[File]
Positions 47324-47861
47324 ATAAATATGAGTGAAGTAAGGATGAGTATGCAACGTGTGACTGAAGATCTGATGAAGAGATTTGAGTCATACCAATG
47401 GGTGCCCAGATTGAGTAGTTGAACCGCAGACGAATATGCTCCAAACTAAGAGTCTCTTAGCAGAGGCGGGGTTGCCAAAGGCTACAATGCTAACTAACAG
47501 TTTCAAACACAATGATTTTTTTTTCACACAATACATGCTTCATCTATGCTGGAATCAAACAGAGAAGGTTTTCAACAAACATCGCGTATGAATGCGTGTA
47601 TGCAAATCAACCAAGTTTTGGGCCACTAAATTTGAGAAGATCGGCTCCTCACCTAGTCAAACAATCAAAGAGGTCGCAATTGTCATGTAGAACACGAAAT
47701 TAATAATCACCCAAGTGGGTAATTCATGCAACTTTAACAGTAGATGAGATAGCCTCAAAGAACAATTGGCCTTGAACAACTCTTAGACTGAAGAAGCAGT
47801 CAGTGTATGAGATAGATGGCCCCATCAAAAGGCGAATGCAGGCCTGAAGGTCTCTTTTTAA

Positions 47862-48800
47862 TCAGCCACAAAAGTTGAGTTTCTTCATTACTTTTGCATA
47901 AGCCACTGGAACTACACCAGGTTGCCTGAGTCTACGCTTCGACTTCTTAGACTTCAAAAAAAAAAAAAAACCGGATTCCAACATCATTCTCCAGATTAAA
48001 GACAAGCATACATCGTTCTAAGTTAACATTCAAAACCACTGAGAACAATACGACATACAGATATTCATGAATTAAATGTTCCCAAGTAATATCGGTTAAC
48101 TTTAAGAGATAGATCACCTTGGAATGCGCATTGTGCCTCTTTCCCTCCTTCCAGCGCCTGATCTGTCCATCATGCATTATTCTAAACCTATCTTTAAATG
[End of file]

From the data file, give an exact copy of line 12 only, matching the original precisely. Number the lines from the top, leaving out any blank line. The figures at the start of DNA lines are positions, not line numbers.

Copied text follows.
48101 TTTAAGAGATAGATCACCTTGGAATGCGCATTGTGCCTCTTTCCCTCCTTCCAGCGCCTGATCTGTCCATCATGCATTATTCTAAACCTATCTTTAAATG